A former Liberal Party candidate for the Vancouver South riding says he was pressured to withdraw from the race because the party had a preferred candidate — Harjit Singh Sajjan — whom they wanted acclaimed.

In an exclusive interview with CBC News host Andrew Chang, Barj Dhahan said he was told by campaign co-chairs that the Liberals already had a candidate in mind for Conservative-held riding and that they would prefer him to run in Surrey Centre.

Dhahan contacted the CBC after his withdrawal from the Vancouver South race was raised during Chang's one-on-one interview with Liberal Party leader Justin Trudeau last week. 

Barj Dhahan

In an exclusive interview with CBC News host Andrew Chang, Barj Dhahan said he was told by campaign co-chairs that the Liberals already had a candidate in mind for Conservative-held riding and that they would prefer him to run in Surrey Centre. (CBC News)

"They weren't simply offering me to run in [Surrey Centre], they were saying that the nomination would be managed in such a way that I would be the sole candidate — essentially that I would be acclaimed," said Dhahan.

"I said it's a very interesting proposition, but I decline because Vancouver South has been home to my family for over six decades. ... I have no connectivity, no base in Surrey Centre."

Dhahan told Chang he believes other potential nominees would have been pushed out of the Surrey Centre riding to make way for him, in the same way he was pushed out of Vancouver South to make way for Sajjan.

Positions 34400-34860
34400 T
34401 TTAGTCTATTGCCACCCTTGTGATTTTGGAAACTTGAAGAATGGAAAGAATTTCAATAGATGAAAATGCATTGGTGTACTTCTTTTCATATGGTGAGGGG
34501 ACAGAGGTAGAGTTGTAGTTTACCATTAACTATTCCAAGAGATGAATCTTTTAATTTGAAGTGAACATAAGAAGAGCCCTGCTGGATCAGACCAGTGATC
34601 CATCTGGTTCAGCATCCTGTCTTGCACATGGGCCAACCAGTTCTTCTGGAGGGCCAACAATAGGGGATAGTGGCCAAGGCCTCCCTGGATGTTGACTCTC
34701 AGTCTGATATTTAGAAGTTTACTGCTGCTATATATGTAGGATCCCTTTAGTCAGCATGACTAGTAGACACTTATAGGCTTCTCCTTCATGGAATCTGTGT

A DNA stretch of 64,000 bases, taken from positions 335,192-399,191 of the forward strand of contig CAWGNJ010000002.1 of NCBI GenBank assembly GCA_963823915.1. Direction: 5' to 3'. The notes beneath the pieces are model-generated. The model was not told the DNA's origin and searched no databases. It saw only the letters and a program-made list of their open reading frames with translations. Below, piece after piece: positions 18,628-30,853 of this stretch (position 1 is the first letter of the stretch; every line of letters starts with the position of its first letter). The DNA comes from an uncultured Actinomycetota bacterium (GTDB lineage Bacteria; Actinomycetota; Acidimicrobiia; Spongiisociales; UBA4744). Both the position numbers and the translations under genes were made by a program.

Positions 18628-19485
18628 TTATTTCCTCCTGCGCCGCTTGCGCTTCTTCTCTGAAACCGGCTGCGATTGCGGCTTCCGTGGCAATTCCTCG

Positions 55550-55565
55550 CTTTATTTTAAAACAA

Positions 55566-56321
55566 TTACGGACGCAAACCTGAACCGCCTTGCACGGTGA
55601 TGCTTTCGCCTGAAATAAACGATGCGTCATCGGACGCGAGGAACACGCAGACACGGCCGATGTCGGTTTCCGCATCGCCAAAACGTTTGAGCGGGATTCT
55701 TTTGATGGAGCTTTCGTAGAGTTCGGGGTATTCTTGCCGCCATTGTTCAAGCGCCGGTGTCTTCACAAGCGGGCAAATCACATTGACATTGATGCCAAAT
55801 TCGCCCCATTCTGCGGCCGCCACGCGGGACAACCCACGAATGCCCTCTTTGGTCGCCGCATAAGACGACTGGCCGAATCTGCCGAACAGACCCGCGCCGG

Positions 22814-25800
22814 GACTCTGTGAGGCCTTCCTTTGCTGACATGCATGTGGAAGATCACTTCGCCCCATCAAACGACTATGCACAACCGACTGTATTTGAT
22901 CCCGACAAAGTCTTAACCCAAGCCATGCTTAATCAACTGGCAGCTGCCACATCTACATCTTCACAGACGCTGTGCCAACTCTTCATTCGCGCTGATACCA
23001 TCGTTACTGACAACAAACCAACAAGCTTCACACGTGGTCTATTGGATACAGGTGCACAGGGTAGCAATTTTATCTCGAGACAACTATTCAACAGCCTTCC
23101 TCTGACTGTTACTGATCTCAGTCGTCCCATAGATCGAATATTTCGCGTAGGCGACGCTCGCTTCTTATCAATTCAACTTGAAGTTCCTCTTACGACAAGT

Dhahan memberships audited

Dhahan claims that in addition to receiving his nomination package late, one of his volunteers was sent an email saying Dhahan's membership list was being audited.

"In the email, all it said was there were irregularities around addresses, names not matching, or telephone numbers not matching, possibly method of payment [discrepancies] ... no specific details," said Dhahan.

"There are at least 200 volunteers that are going about recruiting members, meeting people. So there can be clerical errors. Irregularities can happen. That's a normal thing in nominations. If the information to that effect was provided to us, which we asked for, we were willing to address this."

Dhahan says he does not know how widespread the alleged irregularities were because he never received a report.

Threats to tear up memberships

Some 30 Sikh Liberals told CBC News they and at least 4,000 members of the community would be tearing up their party memberships after Dhahan dropped out of the race.

However, Justin Trudeau told Chang in a one-on-one interview last week that only three people from the Vancouver South riding have left the party since April.

Dhahan insisted these were not an empty threats.

"Memberships expire December 31 every year. So those 3,500 to 4,000 who signed up to support me, watch and see what happens upon renewal time. How many will renew their memberships and how many will come out during election time to support the Liberal Party of Canada?"

Trudeau stands by 'open' nominations

When questioned about the Vancouver South race, Trudeau denied accusations that his party is undemocratic and said he is "extremely proud" of his party's open nomination process.

"There is a clear process that people have to go through and Barj made a decision to withdraw from the race," Trudeau told Chang.

"Any time you have a competitive situation like politics is, there are winners and there are people who don't win and their supporters can sometimes be very emotional."

Dhahan says he believes Trudeau's commitment to open nominations across the country is "genuine."

"However, what happens in the provinces in certain ridings — he may not be aware of what is going on," said Dhahan.

Dhahan made clear Trudeau never directly suggested that he drop out of the Vancouver South race.